|Date(s):||January 23, 1890|
|Course:||“Rise And Fall of the Slave South,” University of Virginia|
On the sixth of January, 1895, northerner H.C. Hovey, remembering his past trip to the Luray Caverns in Page County, Virginia, wrote a letter to the cavern's newly appointed Manger Superintendent, Lemuel Zerkel. Hovey filled the letter with friendly words and personal anecdotes referencing the caverns, to hopefully illicit a feeling of mutual interest from the newly appointed Superintendent. Hovey had visited and mapped the caverns years earlier, claiming that he had been the source of the names of many of the geological and travel landmarks, with even a set of landmarks named after himself. His interest in the caverns seemed genuine, and the letter concluded with Hovey's assertion of his knowledge of the excavation taking place in the caves, and a request for any facts of interest about any caves in Virginia.
Upon careful reading, this seems like a rather peculiar way to end a seemingly friendly letter of interest. Though interest in business, tourism, or excavation isn't explicitly iterated in the letter itself, after the Civil War, many northerners sought to use the demolished South and its developing industries (like Luray's booming mining and tourism sectors) to their own monetary benefit. They were called carpetbaggers, and their advantageous use of the South's developing economy was evident not only in tourism and mining, but in the development of infrastructure such as railroads and the expansion of the South's burgeoning urban centers. It is likely that H.C. Hovey of Newburyport, Massachusetts was a prospector of the mining or archeologist variety, with his strong interest in the excavations that more than likely took place in the unexplored sections of the mine. He could also be interested in taking advantage of the tourism sector of Luray's bolstering economy, but because the letter is so tactfully written, Zerkel may not have had any idea, and looking at the letter a couple centuries later, it is still difficult to tell. What can be sure, however, is that these types of exchanges were common throughout the Reconstruction period of South and the following several decades; the South's developing economy and industry was very attractive to financial prospectors in the north. It may not be fair to call H. C. Hovey to call a carpetbagger, but the possibility is remains strong.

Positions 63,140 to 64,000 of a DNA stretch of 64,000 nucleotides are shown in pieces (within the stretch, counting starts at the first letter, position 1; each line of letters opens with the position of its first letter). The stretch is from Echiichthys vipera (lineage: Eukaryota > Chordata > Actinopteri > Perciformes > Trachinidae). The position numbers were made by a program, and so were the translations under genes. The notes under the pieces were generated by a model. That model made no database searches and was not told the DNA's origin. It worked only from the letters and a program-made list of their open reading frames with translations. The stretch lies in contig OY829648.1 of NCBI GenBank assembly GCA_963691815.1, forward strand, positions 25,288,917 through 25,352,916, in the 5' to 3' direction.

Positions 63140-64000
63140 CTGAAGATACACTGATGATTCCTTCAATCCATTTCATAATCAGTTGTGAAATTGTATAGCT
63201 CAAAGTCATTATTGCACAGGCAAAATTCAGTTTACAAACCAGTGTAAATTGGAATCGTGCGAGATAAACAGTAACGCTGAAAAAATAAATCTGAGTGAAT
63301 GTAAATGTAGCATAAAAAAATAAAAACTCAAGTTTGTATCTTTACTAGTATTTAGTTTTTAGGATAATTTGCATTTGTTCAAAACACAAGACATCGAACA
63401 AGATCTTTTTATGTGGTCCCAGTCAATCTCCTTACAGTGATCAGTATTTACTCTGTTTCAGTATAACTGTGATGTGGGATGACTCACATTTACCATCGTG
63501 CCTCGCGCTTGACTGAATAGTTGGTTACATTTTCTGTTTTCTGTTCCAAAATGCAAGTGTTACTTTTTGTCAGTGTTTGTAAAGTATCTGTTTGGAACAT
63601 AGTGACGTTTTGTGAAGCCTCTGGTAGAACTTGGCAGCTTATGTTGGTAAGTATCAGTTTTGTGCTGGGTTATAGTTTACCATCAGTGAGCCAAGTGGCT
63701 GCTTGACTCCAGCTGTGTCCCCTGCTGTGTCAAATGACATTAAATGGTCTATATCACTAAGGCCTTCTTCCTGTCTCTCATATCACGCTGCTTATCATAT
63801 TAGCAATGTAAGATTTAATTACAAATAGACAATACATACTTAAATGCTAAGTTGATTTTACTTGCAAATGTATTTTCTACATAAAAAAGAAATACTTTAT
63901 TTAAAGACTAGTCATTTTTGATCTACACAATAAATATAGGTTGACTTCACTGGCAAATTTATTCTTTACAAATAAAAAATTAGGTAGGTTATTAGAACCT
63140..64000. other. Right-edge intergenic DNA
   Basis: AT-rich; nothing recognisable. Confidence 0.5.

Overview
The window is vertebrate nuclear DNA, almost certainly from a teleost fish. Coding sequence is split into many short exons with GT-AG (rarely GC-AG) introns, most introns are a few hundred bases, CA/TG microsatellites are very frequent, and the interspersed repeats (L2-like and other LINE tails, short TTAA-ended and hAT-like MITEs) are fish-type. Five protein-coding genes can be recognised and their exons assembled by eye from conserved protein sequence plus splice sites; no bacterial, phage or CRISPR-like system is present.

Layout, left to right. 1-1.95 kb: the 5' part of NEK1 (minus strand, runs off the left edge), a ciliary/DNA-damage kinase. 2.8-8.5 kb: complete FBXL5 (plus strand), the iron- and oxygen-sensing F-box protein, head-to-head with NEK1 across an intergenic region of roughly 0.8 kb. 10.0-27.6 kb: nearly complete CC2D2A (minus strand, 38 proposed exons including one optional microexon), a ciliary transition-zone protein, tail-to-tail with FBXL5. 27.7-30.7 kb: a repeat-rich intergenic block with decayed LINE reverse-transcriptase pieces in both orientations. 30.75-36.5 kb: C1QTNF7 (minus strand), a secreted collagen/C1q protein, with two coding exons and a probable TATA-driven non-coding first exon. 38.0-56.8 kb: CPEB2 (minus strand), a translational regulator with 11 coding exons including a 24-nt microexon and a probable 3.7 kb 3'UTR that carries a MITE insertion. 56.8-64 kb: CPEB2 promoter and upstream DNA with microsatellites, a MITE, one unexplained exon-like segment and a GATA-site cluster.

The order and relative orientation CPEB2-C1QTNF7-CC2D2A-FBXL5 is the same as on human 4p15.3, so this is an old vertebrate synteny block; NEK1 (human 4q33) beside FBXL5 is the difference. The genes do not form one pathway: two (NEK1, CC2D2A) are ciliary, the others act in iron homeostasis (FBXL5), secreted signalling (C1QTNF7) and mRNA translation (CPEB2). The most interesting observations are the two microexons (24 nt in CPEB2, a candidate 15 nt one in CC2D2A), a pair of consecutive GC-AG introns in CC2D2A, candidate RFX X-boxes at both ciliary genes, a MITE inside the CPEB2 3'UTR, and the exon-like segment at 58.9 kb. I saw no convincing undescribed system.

Date: January, 23, 1890
Location: Lexington, Rockbridge County, Virginia
Episode Keywords: Economy, Urban Life/Boosterism
Episode Scope: Local, Regional, National
Rockbridge County News, January 23, 1890. (Micfilm N-US VA-96, Alderman Library, University of Virginia.)
John B. Boles, South Through Time Vol. 2, (Upper Saddle River: Prentice-Hall, 1999), 444.
Elizabeth Atwood, The Edge of the South, Life in Nineteenth-Century Virginia: Saratoga of the South: Tourism in Luray, Virginia, (University of Virginia: Rector and Visitors of University of Virginia, 1991), 158.